The Call For Abstracts is closed.

Call for Abstracts

The Call For Abstracts is closed.

The Children’s Bureau’s Office on Child Abuse and Neglect (CB/OCAN) is committed to offering a program featuring a cadre of compelling and thought-provoking speakers. We welcome the submission of abstracts that address a wide range of topics of interest and importance to those engaged in promoting the well-being of children and families. We are interested in proposals representing a diversity of backgrounds, communities, and perspectives including: urban, suburban, and rural areas; racial and ethnically diverse populations; and involvement at the national, state, and local levels. We also strongly encourage the participation of consumers, parents, and young people with lived child welfare experience, and other community partners as session presenters.

To achieve CB/OCAN’s vision, the 21st NCCAN will offer diverse sessions addressing current approaches, policies, strategies, programs, and practices in the following five target areas.

1 Prioritize Prevention

Nurturing and safe family relationships are key to child well-being. Prioritizing families and focusing on primary prevention, through flexible funding and community-based services that strengthen the protective capacities of all parents, will help children and their families thrive. We must also focus our interventions in ways that prevent unnecessary placements, keep children in their communities and schools, and build family strengths as a primary intervention. This track explores a variety of topics related to primary prevention, in-home services, family engagement, and other service innovations intended to support families and keep children with their families.

2 Focus on Well-Being

We should ensure that our interventions support the physical, emotional, and psychological well-being of all children and families. This track explores a wide variety of topics relevant to the social, educational, economic, behavioral, cognitive, and relational well-being of children and families. We particularly welcome sessions focused on measuring well-being, addressing trauma, strengthening protective factors, and building resilience.

3 Reshape Foster Care as a Support for Families

Engagement with the child welfare system should have positive impacts on children and families—equipping parents and caregivers with enhanced protective factors, skills, and supports to safely care for their children and improve child well-being. Even when parents are unable to keep their children safe at home, children need to feel connected to their parents, siblings, and relatives. Parents should remain actively involved with their children in foster care in safe and healthy ways, with foster and birth families working together to support children and ensure successful reunification whenever possible. This track explores innovations in child welfare practice with a special emphasis on efforts that keep families meaningfully engaged and connected, even when out-of-home care is necessary. We welcome sessions highlighting approaches that promote the active involvement of parents in their children’s lives while in out-of-home care, promote healthy relationships between birth and foster parents, provide timely and successful reunification, address kinship care, and avoid unnecessary family separation and trauma.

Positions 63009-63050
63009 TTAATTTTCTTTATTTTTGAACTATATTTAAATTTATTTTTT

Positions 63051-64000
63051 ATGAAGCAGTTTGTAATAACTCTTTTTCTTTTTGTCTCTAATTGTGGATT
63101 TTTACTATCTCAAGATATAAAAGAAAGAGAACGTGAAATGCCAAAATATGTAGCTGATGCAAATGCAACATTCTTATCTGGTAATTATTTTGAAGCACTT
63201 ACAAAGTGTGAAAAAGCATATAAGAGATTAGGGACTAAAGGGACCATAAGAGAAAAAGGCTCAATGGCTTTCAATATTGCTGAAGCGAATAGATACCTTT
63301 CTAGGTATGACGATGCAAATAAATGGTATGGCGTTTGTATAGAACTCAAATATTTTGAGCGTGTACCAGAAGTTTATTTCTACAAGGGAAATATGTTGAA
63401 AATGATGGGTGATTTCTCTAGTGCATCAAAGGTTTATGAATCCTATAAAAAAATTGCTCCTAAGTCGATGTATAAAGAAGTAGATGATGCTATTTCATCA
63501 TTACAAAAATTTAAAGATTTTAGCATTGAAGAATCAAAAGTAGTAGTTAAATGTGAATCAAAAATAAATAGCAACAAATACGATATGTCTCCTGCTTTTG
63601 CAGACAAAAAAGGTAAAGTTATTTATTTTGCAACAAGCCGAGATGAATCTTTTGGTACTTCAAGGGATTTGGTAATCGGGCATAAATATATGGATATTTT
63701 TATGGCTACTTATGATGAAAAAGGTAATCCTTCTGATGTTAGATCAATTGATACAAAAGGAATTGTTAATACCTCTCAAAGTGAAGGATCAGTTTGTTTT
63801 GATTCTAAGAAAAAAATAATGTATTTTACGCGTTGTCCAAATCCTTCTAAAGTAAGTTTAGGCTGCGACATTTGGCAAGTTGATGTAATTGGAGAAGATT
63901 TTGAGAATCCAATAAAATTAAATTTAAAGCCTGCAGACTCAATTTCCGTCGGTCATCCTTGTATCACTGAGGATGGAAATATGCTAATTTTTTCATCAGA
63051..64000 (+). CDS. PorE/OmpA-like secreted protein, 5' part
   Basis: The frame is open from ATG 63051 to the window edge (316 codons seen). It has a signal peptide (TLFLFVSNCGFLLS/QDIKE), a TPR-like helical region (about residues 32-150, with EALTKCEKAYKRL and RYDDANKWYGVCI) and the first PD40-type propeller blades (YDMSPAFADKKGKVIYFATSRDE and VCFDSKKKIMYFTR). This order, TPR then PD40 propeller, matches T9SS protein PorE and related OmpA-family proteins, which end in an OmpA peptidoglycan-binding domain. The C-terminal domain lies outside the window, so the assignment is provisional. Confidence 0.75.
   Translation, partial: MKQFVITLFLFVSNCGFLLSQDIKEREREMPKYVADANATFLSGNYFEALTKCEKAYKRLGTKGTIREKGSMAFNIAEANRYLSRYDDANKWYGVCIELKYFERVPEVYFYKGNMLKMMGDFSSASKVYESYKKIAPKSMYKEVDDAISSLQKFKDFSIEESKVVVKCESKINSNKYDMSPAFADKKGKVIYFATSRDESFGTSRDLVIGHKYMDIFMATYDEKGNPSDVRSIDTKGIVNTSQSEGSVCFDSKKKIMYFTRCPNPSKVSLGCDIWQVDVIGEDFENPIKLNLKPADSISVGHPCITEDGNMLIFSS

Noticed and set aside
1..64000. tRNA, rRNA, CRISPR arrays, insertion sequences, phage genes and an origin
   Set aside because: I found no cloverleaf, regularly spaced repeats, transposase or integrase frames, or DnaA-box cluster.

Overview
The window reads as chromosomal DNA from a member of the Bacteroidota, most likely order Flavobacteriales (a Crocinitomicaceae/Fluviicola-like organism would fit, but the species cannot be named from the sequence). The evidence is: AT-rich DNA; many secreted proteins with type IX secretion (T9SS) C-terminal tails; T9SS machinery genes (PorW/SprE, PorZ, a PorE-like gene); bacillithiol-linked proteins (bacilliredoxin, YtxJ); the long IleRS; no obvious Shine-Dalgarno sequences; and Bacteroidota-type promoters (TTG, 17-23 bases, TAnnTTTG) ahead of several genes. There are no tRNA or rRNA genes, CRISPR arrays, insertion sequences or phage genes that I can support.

4 Build Community Capacity

Primary prevention of maltreatment and a focus on well-being occur best in the communities where children and families live, and cannot be the work of child welfare alone. A wide array of stakeholders and systems must work together, guided by the communities they serve, to build programs and systems that get needed supports to families where they are and when they need it. This track explores ideas and initiatives for leveraging diverse community-based partnerships to better serve children and families. We especially invite proposals related to reaching rural communities, engaging non-traditional partners, and moving beyond traditional services.

5 Support the Workforce

To serve families well, we must have a strong, competent, and healthy workforce. An effective child welfare system requires social workers, attorneys, and service providers to have adequate supports and supervision, manageable workloads, and the skills needed to do their work well. Inspire, competent leadership can garner the support of community partners, staff, and families on the path to meaningful and sustained improvement. This track explores ideas and initiatives for supporting the child welfare workforce in ways that enhance their effectiveness and ensure their well-being. We especially invite proposals related to addressing secondary traumatic stress, creating a safe and supportive organizational culture, and reducing staff turnover.

The Abstract Review Process

All abstracts submitted that meet minimal acceptance requirements (i.e., submitted by the deadline, contain sufficient information in each of the required elements for reviewers to make rating decisions) will be reviewed by a minimum of three qualified individuals. Proposals will be scored in each of the required proposal elements.

The Children’s Bureau reserves the right to make all final decisions regarding which proposals to accept.

We anticipate that those submitting abstracts will be notified as to whether or not their proposal has been accepted no later than mid-December 2018.